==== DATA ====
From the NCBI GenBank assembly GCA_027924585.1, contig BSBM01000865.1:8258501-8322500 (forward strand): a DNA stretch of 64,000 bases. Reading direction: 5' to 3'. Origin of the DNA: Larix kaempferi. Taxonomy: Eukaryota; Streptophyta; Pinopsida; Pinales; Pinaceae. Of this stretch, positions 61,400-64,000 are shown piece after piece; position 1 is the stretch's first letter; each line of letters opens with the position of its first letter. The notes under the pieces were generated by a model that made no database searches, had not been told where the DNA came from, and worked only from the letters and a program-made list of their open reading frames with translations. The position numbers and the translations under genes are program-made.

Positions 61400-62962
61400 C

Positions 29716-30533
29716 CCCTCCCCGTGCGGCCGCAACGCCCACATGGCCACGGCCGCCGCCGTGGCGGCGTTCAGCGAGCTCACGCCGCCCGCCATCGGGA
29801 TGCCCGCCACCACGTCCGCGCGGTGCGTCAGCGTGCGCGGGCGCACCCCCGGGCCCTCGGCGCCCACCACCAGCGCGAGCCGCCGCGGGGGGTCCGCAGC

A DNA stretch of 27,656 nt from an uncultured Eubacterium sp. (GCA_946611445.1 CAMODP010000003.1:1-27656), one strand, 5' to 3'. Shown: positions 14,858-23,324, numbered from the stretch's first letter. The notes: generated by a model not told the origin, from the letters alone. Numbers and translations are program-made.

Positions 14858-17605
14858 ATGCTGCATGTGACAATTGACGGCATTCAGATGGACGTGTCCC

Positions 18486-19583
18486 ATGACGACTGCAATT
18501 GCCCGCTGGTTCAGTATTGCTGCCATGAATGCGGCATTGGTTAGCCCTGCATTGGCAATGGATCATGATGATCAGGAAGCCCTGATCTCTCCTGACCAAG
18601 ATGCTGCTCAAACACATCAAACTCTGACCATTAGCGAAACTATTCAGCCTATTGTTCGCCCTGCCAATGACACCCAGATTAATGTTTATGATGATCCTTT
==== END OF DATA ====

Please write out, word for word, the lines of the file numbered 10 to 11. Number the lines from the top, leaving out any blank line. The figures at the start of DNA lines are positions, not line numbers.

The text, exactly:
Positions 18486-19583
18486 ATGACGACTGCAATT